Weighing in

A windy, wet, Wednesday morning. Trees down all around.

The Boston area is gassy. It’s dangerous and definitely not great for the environment.

Bruce Mohl brings Charlie Baker into the conversation about some of Michelle Wu’s proposals, especially the ones that will depend on state buy in. Spoiler alert: He’s not enthusiastic. Also, on Baker’s decision about running for reelection, in an interview with Jim Braude he narrows it down to maybe yes, maybe no. “It’s complicated.”

Irreverent and influential Kennedy-era comedian Mort Sahl has died. He was 94.

Zaid Jilani has a sympathetic review in the Times of John McWhorter’s book on the anti-racism movement. Lots of discussion in the comments.

And here’s a word that does not exist. Whoa.

A bridge to somewhere

Today is Tuesday. A stormy day is in the forecast.

There’s another thing Apple is good at. Active shooter drills.

Last night was the final debate before the mayoral election. More feistiness. WBUR has their wrap up. Here’s what the Globe said. And the Herald. And UH. Essaibi George continued to push Wu on the issues of low-level, day-to-day governing, while Wu continued to talk big picture initiatives. I don’t disagree with Wu’s vision but I do subscribe to the Tom Menino hierarchy of governing. Solid financials, public safety, constituent services and investment in infrastructure first. Then you can start to tackle the higher level stuff. Otherwise it’s all just aspirational.

Hertz, just out of bankruptcy, spent over $4 billion dollars on 100,000 new Teslas. They paid full price, no discounts. What a country.

The Dorchester Reporter went to look for Willie Gross‘s record of voting in the preliminary and couldn’t find it. George Regan had an explanation. He said a poll worker wouldn’t let the ex-police commissioner vote because his drivers license showed an old address. Why would they ask him to show a license? The Secretary of State’s website says that a poll worker might ask for ID if they had a reasonable suspicion that leads them to suspect an identity problem. I guess that poll worker just didn’t recognise the most recognizable guy in the city.

And it’s the ransomware gang that couldn’t shoot straight. They must have wondered why no one was paying.

Forgone conclusion

Saturday. Happy birthday to Weird Al.

The next victim of supply chain shortages? The color blue.

The Globe has endorsed Michelle Wu. Who saw that one coming? In its editorial on the endorsement they pretty much admit that her campaign platform is pie in the sky. But, they note, at least she can negotiate a new contract with the police unions. Actually, the negotiated contract is only a very small part of the relationship between the city and the unions. Past practice, established labor law and union-friendly arbitrators are the real drivers. So if Wu actually does what she says she will, get ready for some big payouts down the road.

The iPod is 20 years old today. For us music lovers, it was a game changer. Today it lives on in different forms.

A new $49 million dollar pedestrian bridge is going up between Somerville and Everett, near the Encore casino. But the best part is that the folks at Boston Magazine got to use the headline… “GONE-dola: The Link between Somerville and the Encore Will Be a Bridge.”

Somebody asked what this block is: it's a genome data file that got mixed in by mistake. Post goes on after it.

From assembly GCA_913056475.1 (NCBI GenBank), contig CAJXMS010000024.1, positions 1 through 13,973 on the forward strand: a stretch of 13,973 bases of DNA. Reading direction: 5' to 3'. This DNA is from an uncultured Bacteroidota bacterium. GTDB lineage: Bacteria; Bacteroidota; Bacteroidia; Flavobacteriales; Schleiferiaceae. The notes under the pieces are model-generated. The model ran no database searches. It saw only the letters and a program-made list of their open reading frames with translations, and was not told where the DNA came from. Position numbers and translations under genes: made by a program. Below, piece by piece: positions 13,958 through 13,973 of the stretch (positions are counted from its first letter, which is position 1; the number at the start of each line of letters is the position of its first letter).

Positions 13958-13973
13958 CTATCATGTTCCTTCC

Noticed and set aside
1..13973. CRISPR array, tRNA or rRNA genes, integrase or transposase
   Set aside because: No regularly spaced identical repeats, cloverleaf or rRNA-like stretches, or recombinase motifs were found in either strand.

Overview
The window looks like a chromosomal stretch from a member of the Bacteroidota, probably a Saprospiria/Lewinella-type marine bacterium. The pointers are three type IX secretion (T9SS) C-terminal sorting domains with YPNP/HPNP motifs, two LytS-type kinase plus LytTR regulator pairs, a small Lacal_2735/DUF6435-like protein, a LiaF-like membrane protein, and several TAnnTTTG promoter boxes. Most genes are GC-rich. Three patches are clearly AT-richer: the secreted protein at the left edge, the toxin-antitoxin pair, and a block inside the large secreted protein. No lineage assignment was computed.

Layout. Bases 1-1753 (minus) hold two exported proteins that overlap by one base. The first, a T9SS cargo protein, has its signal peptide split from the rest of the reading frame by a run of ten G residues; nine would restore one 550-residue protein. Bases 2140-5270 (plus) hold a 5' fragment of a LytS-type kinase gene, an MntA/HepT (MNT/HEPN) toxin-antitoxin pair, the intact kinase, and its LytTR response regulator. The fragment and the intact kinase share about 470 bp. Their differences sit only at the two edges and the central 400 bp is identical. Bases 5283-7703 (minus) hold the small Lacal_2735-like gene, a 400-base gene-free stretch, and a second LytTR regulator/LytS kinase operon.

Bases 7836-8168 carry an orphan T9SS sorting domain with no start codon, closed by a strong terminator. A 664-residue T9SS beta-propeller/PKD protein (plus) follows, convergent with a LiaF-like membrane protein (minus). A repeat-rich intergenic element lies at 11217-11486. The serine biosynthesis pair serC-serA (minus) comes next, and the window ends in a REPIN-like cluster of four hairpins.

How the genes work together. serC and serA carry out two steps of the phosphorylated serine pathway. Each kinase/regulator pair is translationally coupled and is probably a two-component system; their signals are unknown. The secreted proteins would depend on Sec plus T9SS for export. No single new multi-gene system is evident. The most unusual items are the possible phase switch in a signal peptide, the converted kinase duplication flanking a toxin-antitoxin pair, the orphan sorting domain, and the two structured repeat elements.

And the Red Sox are calling it a season. At least they made into October. Well into October.

Turn of a phrase

Thursday. The weekend is in sight.

Here in Boston, when you’re thirsty, you head down to the corner spa to get a boss of tonic.

WBUR’s Anthony Brooks profiles Annissa Essaibi George. It’s kind of a puff piece. At least it’s an honest one. Not one paragraph begins with ‘but.’

The CDC says that we should throw away all of our onions if we don’t know where they came from. What, like Roache Brothers? Apparently there’s a salmonella outbreak involving onions from Mexico. Massachusetts has already has seen some cases.

In Russia, a lockdown isn’t a lockdown. It’s a holiday.

And A&W has apparently been stewing for 40 years over the failure of the 1/3 lb burger. But now, with the 3/9 lb burger, they think they’ve finally nailed it.

The best defense

Wednesday morning. Today’s word is batten.

Live Boston had the scoop on the arrest of Clark Grant on federal fraud charges. Grant is the husband of local activist Monica Cannon Grant, who often tangles with city officials. The charges were brought by the US Department of Labor.

In the mayor’s race, the Globe has yet another hard-hitting investigative story about Essaibi George, including telling us that she had a messy car. This is the kind of political advocacy journalism that makes Trump’s insane rants against the media resonate with people. On to the debate. It was feisty. Wu was defensive on a number of topics, including on using mental health clinicians in police responses. She said she would bring this innovation to her administration but Essaibi George bristled. Police already use clinicians and are seeking to increase their use, largely due to a longtime advocacy by Essaibi George during her time on the council. And there was a reference to a Boston Herald story describing Wu’s connection to a friend’s father and campaign donor, Terry Considine, a controversial former Republican state senator from Colorado. Wu seemed surprised when it came up. I was too. I had never heard about it before then. But then again, I mostly read the Globe.

Facebook has an image problem. Time for a name change.

New cars are getting expensive. Chevy’s are up there. But a brand new Mini could be a good deal. Here’s a list of of which car brand’s prices are rising fastest and which are not, courtesy of YAA. Hint: I would stay away from buying a used Jaguar if you’re worried about resale value.

And if you haven’t had enough of mayoral debates, this one tonight should be fun to watch.